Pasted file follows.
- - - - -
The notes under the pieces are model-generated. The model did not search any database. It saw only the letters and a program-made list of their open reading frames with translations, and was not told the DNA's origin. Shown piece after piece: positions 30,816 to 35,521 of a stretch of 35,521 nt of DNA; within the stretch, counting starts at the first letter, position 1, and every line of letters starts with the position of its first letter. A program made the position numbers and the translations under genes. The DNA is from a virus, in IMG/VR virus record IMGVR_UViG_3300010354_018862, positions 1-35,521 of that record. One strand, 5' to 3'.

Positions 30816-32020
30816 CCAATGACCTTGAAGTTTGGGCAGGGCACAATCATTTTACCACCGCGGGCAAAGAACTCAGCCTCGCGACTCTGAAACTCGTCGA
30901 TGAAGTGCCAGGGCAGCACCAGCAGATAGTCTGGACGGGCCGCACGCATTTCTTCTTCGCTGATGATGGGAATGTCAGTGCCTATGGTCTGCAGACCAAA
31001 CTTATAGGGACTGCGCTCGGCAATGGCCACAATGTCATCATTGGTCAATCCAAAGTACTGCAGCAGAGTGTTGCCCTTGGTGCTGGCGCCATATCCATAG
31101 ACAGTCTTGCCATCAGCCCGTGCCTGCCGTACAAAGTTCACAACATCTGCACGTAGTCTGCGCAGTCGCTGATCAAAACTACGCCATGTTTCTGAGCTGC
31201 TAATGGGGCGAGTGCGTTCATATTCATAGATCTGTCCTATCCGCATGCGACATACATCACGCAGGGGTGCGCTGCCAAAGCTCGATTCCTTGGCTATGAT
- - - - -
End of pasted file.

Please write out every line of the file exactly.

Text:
The notes under the pieces are model-generated. The model did not search any database. It saw only the letters and a program-made list of their open reading frames with translations, and was not told the DNA's origin. Shown piece after piece: positions 30,816 to 35,521 of a stretch of 35,521 nt of DNA; within the stretch, counting starts at the first letter, position 1, and every line of letters starts with the position of its first letter. A program made the position numbers and the translations under genes. The DNA is from a virus, in IMG/VR virus record IMGVR_UViG_3300010354_018862, positions 1-35,521 of that record. One strand, 5' to 3'.

Positions 30816-32020
30816 CCAATGACCTTGAAGTTTGGGCAGGGCACAATCATTTTACCACCGCGGGCAAAGAACTCAGCCTCGCGACTCTGAAACTCGTCGA
30901 TGAAGTGCCAGGGCAGCACCAGCAGATAGTCTGGACGGGCCGCACGCATTTCTTCTTCGCTGATGATGGGAATGTCAGTGCCTATGGTCTGCAGACCAAA
31001 CTTATAGGGACTGCGCTCGGCAATGGCCACAATGTCATCATTGGTCAATCCAAAGTACTGCAGCAGAGTGTTGCCCTTGGTGCTGGCGCCATATCCATAG
31101 ACAGTCTTGCCATCAGCCCGTGCCTGCCGTACAAAGTTCACAACATCTGCACGTAGTCTGCGCAGTCGCTGATCAAAACTACGCCATGTTTCTGAGCTGC
31201 TAATGGGGCGAGTGCGTTCATATTCATAGATCTGTCCTATCCGCATGCGACATACATCACGCAGGGGTGCGCTGCCAAAGCTCGATTCCTTGGCTATGAT